Health authorities urge us to reduce our salt intake and mostly we have accepted that we should. However, the science behind this recommendation has been shaky (sorry) from the start. Even the authorities are unsure how dangerous it is. In the US, the American Heart Association (AHA) sets the recommended daily intake (RDI) of sodium
Yoghurt (a word of Turkish origin meaning ‘thick’) originated in W. and C. Asia. It was something of a breakthrough for the times because it enabled milk to be kept longer, it had a refreshing tartness and it could be consumed by lactose intolerant individuals (i.e. most of W. and C. Asia). The list of yoghurt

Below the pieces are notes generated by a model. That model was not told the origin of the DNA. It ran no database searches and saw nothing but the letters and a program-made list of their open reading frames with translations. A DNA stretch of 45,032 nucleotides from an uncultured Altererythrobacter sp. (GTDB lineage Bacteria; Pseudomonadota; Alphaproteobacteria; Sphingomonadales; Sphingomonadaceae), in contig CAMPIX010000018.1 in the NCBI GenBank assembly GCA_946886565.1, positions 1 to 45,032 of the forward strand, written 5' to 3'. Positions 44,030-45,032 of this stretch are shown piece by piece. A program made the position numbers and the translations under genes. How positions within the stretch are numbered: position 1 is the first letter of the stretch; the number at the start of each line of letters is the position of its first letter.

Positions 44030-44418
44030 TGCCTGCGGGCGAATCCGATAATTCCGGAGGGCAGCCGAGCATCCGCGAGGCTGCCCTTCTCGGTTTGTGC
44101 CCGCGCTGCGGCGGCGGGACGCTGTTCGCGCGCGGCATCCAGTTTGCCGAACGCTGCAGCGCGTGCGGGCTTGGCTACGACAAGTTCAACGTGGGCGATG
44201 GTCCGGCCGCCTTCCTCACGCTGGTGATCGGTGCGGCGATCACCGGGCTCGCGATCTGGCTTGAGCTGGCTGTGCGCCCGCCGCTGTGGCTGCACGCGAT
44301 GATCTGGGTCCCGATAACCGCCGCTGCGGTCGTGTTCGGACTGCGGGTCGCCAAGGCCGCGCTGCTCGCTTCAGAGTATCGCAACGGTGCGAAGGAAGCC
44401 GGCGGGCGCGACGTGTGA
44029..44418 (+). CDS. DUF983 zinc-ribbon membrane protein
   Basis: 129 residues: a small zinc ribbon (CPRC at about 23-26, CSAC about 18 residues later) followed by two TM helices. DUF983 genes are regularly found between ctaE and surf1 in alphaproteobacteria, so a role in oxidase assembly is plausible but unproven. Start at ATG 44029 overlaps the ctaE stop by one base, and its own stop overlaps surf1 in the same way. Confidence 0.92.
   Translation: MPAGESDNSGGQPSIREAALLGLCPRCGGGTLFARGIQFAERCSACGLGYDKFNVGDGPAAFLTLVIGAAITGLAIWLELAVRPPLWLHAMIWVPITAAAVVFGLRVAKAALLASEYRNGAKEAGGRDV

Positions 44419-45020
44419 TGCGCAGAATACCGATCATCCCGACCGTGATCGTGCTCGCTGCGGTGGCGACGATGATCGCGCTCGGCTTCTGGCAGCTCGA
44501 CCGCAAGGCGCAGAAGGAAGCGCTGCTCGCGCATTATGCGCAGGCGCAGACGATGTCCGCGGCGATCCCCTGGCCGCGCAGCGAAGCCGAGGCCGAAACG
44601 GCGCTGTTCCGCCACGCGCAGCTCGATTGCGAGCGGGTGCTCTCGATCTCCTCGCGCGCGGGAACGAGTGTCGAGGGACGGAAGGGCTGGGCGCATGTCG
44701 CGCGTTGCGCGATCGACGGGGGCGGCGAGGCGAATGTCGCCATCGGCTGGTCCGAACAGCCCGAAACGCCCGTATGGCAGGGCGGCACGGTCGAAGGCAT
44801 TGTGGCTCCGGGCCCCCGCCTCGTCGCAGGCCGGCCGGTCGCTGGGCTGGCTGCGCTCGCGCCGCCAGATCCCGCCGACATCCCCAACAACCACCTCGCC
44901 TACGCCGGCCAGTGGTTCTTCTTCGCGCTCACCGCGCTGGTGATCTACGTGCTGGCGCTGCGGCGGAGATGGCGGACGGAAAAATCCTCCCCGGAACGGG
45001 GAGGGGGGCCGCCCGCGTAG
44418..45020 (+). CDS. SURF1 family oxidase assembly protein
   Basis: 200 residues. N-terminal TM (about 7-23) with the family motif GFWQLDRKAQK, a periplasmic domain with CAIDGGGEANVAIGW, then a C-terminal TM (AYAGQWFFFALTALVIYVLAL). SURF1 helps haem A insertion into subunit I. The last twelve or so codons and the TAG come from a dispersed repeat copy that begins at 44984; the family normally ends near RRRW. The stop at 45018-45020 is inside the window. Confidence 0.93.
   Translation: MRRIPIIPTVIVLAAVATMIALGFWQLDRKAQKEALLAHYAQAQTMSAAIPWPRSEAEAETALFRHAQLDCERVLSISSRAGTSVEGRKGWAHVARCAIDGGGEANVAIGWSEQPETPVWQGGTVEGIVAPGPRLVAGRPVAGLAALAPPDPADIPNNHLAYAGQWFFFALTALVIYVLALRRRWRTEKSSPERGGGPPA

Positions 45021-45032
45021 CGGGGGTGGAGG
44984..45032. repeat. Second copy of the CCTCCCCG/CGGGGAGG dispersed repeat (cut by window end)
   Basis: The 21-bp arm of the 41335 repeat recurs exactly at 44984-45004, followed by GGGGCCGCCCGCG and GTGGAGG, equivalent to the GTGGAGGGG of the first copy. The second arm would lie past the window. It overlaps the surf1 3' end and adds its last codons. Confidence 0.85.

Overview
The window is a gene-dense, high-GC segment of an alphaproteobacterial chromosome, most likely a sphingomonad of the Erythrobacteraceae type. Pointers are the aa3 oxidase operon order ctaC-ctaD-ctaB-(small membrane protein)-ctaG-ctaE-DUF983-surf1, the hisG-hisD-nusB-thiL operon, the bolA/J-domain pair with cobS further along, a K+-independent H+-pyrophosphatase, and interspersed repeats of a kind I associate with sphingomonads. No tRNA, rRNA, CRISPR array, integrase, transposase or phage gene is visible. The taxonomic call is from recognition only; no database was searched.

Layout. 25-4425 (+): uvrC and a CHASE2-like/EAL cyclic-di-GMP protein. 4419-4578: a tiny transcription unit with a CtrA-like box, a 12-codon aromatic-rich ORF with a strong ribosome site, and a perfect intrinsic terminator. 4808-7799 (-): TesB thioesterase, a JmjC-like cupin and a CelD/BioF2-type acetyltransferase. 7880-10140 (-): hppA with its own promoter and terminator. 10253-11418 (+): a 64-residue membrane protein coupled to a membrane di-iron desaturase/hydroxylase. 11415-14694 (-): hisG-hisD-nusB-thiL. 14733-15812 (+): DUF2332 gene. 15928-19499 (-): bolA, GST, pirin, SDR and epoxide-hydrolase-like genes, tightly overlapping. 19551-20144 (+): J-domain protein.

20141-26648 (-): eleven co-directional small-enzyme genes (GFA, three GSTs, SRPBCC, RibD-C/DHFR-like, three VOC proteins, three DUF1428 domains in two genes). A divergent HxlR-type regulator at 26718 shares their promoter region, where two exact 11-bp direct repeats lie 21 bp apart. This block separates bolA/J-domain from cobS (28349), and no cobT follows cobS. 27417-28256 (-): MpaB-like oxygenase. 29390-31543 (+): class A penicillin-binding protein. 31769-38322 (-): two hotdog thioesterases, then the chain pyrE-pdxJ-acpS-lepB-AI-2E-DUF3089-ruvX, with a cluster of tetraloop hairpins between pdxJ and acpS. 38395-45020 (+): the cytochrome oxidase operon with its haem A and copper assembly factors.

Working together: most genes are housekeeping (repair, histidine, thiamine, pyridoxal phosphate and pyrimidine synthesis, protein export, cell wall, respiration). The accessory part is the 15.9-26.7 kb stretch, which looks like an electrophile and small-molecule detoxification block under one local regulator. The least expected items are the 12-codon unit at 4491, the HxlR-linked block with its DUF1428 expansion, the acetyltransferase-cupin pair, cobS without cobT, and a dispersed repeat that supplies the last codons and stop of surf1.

Lard, tallow, suet, dripping – animal fats that were ubiquitous before the modern era (mid-twentieth century) without obvious health issues. Then, as we became more sedentary and convenience foods became, well, more convenient, we gained weight and looked for a culprit (other than ourselves). It was easy to blame fat for making us fat, and
Scrambled eggs are physically a gel, as are other cooked eggs. Raw egg proteins are very large molecules but they are normally folded in on themselves to form smaller lumpy balls that are separate and float in the egg’s water (eggs are 90% water). Agitation by heat unfolds these proteins. When unfolded, the proteins are large
A calorie is a superceded unit of heat energy, defined as the amount of heat required to increase the temperature of 1g of water 1 degree (from 15.5C to 16.5C). A Calorie (capitalised) is the conventional unit of dietary energy; however, it is not the same as a calorie – it is equivalent to 1,000 calories.